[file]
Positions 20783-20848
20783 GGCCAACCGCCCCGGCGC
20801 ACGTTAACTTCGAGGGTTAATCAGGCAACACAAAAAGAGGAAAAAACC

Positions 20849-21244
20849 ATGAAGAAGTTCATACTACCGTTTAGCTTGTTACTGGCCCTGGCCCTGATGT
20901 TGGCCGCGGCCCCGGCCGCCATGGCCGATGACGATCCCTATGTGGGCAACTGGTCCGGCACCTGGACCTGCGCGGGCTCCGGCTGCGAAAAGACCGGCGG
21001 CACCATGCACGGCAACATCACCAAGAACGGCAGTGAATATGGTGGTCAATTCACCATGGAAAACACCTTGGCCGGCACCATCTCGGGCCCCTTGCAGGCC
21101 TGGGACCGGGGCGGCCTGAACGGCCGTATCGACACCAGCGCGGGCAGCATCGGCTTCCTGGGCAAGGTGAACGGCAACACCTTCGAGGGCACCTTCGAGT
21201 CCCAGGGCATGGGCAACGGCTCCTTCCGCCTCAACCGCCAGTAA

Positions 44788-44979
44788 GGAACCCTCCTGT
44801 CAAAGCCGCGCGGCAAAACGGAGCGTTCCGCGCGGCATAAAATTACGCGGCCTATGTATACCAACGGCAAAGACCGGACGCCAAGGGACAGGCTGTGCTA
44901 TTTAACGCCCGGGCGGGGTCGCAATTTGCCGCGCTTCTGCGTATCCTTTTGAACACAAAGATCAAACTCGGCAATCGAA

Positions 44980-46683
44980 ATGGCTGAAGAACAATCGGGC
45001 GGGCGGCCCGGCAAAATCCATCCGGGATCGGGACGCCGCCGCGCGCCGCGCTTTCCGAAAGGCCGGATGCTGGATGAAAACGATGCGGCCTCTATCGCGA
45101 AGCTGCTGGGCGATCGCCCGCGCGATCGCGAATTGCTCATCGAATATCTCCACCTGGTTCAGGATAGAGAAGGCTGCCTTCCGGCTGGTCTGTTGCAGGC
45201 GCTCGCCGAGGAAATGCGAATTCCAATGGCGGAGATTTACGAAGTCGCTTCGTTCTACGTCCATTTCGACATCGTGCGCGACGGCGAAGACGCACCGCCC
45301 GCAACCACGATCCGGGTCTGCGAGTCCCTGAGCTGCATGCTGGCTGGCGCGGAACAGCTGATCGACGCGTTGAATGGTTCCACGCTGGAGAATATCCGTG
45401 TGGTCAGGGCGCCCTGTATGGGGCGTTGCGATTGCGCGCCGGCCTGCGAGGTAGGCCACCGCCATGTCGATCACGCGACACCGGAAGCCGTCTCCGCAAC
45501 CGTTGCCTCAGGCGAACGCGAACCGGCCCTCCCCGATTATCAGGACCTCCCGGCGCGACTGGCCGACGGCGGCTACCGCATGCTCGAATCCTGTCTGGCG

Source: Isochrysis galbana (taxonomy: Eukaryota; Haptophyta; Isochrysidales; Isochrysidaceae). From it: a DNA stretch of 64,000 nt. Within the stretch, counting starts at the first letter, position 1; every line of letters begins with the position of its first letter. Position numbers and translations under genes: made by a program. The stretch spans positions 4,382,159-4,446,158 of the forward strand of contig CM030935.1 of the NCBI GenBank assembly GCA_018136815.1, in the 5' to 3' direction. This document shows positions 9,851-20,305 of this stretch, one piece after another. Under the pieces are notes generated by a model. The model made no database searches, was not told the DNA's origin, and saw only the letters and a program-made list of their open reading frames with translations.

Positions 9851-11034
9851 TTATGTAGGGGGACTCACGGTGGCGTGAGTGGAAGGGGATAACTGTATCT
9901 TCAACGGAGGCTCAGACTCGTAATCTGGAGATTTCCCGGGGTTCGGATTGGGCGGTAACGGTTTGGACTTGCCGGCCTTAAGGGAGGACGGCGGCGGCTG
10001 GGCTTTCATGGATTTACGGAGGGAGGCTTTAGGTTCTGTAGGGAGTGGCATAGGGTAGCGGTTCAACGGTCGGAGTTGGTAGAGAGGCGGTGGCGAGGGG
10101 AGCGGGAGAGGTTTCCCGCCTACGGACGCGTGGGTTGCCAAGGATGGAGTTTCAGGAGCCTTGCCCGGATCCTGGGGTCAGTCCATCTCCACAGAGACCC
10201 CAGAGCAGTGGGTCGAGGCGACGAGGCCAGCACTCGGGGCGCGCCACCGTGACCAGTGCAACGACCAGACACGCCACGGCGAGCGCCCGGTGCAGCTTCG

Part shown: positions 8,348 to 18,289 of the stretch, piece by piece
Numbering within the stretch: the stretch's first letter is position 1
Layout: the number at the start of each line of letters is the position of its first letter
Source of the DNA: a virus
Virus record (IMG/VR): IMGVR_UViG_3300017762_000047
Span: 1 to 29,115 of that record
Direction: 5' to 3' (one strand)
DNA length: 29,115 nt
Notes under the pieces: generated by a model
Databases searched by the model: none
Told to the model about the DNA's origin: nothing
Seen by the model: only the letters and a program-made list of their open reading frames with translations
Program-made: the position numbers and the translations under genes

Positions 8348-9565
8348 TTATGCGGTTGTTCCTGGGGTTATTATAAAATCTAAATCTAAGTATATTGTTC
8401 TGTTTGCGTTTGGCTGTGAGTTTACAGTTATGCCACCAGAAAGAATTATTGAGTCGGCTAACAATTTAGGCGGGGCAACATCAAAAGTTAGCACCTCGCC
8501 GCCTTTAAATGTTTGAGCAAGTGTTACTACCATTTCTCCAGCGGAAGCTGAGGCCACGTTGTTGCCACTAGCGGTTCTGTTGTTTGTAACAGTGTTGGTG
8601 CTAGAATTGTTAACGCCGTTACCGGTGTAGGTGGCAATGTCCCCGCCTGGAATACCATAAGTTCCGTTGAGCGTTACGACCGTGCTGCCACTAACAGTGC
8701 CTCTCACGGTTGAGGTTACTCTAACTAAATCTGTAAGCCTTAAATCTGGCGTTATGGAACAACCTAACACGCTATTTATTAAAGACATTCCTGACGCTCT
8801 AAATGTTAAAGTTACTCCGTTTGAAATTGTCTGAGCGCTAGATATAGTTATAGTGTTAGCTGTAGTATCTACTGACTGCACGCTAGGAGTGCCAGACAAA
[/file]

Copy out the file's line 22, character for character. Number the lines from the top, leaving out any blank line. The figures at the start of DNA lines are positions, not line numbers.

Source: Isochrysis galbana (taxonomy: Eukaryota; Haptophyta; Isochrysidales; Isochrysidaceae). From it: a DNA stretch of 64,000 nt. Within the stretch, counting starts at the first letter, position 1; every line of letters begins with the position of its first letter. Position numbers and translations under genes: made by a program. The stretch spans positions 4,382,159-4,446,158 of the forward strand of contig CM030935.1 of the NCBI GenBank assembly GCA_018136815.1, in the 5' to 3' direction. This document shows positions 9,851-20,305 of this stretch, one piece after another. Under the pieces are notes generated by a model. The model made no database searches, was not told the DNA's origin, and saw only the letters and a program-made list of their open reading frames with translations.